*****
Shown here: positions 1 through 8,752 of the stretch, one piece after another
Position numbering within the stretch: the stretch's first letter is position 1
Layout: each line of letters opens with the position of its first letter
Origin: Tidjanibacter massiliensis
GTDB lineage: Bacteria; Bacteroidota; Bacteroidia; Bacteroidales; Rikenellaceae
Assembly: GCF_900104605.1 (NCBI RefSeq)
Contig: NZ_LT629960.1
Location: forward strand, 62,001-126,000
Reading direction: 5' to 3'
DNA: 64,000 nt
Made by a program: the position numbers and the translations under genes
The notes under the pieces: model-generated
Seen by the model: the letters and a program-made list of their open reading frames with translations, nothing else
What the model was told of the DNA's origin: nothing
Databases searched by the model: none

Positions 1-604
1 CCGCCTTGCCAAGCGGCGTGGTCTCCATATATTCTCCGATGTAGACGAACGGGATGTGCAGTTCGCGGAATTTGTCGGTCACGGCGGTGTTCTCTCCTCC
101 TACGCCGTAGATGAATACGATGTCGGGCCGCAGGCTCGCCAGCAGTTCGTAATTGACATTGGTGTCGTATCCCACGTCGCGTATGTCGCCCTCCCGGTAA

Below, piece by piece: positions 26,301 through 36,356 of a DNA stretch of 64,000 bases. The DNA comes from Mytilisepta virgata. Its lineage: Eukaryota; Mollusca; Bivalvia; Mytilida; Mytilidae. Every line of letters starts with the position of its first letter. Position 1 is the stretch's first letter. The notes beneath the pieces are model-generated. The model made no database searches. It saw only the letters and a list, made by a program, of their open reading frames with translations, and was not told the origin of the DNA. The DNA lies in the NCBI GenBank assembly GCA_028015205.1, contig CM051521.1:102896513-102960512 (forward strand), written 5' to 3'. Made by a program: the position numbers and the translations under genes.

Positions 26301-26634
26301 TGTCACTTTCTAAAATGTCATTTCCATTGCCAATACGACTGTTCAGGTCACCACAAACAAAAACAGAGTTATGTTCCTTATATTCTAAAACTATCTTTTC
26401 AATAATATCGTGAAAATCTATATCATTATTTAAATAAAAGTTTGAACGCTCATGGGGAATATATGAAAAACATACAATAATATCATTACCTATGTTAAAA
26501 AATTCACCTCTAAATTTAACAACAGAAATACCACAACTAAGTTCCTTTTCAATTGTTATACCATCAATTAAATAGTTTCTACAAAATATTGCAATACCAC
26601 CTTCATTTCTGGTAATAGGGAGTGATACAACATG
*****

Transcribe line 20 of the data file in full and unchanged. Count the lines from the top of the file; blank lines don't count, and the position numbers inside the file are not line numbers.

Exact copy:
Positions 26301-26634